Sony Reveals 'Digital Paper' Tablet - InformationWeek

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3/31/2014
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Sony Reveals 'Digital Paper' Tablet

Sony sees Digital Paper, to ship in May, as a way to get paper-based processes out of legal, education, and government organizations.

Sony showed off Digital Paper, a 13.3" tablet display that uses e-ink technology to render text and graphics, last week at the American Bar Association Techshow in Chicago.

E-ink displays have been eclipsed in the tablet market by LCD displays, the technology used in Apple's iPad and Google's Nexus tablet, but there's still demand for alternative display technologies. Amazon bought Liquavista last year to advance its Kindle hardware, and Qualcomm has been working with its Mirasol technology.

These alternative display technologies tend to be cheaper to produce, more energy efficient, and more readable in direct sunlight. They're not great for games, however. Sony sees Digital Paper as a way to attract business customers who work in paper-intensive environments, but want to move toward online workflows and business processes.

[Want to make your existing tablet more productive? See Microsoft Office For iPad: 7 Questions Answered.]

Bob Nell, director of digital paper solutions at Sony Electronics, describes Digital Paper as "a true replacement for the vast amounts of paper that continue to clutter many offices and institutions," noting that it's easy to use and optimized for reading and annotating contracts and other documents.

The ease of use comes largely from the fact that the device screen can be written on, as if it were a full-sized legal pad. Hopefully, workers have already mastered that skill.

The device accommodates social interaction, too. Its notepad feature allows notes to be shared with colleagues and clients, lessening the cost and time of printing, copying, and distributing physical documents.

Simplicity won't spare customers the cost of buying the device. Sony Digital Paper will be available for $1,100 in May. Digital Paper may be more expensive than Apple's iPad Air, but it's less in terms of weight. Digital Paper is only 12.6 ounces. It measures 9.25" wide by 12.25" tall by 0.28" deep, and can last up to three weeks on a single battery charge. It comes with 4 GB of internal memory, with a microSD card slot for adding extra capacity.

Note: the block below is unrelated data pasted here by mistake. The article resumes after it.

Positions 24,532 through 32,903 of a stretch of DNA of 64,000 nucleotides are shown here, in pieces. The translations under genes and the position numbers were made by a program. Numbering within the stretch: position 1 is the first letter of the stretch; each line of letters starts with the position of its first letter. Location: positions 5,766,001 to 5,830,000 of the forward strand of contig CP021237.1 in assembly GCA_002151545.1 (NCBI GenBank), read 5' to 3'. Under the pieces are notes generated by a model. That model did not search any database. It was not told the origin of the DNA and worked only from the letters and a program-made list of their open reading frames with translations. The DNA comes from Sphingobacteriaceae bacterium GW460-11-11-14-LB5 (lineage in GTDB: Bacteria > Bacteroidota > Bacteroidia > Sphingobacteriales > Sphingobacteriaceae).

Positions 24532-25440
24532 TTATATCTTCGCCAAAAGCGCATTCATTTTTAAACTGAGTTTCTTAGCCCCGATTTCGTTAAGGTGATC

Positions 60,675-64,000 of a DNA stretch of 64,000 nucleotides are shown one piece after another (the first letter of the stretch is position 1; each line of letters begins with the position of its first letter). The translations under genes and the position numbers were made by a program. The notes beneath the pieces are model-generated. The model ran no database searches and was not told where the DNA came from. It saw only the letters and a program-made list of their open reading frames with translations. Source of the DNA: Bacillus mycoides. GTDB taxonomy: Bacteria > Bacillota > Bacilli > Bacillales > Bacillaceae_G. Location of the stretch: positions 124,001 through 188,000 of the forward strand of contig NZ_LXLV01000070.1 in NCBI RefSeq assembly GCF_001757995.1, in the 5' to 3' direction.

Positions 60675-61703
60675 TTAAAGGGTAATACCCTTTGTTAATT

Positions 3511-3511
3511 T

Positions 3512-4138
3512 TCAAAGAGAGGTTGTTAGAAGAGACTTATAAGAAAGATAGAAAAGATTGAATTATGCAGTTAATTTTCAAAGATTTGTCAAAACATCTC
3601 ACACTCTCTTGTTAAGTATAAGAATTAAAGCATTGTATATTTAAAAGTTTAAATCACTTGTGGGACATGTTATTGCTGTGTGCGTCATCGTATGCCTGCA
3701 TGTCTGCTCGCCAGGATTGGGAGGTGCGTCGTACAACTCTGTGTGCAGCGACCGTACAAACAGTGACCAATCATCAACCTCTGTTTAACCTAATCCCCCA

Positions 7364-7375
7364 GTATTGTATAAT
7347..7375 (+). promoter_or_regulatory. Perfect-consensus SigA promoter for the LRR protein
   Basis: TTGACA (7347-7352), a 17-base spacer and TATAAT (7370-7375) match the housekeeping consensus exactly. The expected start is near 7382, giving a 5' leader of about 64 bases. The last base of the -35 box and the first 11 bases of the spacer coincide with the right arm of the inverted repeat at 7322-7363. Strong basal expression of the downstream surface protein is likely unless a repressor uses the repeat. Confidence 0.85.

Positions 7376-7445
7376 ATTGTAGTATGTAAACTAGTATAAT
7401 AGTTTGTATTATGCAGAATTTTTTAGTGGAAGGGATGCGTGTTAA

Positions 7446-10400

Sony is working with document management service Worldox, which has integrated Digital Paper with its document-management software. The software helps legal professionals access, annotate, and share documents securely. Sony's device displays documents as PDF files, but can convert Microsoft Word, PowerPoint, and Excel files as needed.

In 2011, InfoTrends estimated that local, state, and federal government offices used 122 billion sheets of paper a year, which amounts to about 389 sheets for every person in the US, based on current population estimates. But the research firm also notes that demand for paper is declining in developed countries.

As devices like Digital Paper proliferate, the mythical paperless office may actually become a meaningful model for environmentally proactive businesses, beyond small tech-centric startups that managed to avoid paper from the outset. But then there's the problem of e-waste once the devices become obsolete.

What do Uber, Bank of America, and Walgreens have to do with your mobile app strategy? Find out in the new Maximizing Mobility issue of InformationWeek Tech Digest.

Thomas Claburn has been writing about business and technology since 1996, for publications such as New Architect, PC Computing, InformationWeek, Salon, Wired, and Ziff Davis Smart Business. Before that, he worked in film and television, having earned a not particularly useful ... View Full Bio

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Kristin Burnham
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Kristin Burnham,
User Rank: Author
3/31/2014 | 8:06:11 PM
Re: Great idea... but too expensive to "change the world"!
Given its specs, what do you think is a more appropriate price?
Thomas Claburn
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Thomas Claburn,
User Rank: Author
3/31/2014 | 4:57:38 PM
Re: Great idea... but too expensive to "change the world"!
The cost is an issue, no doubt. $1,100 buys a lot of paper...
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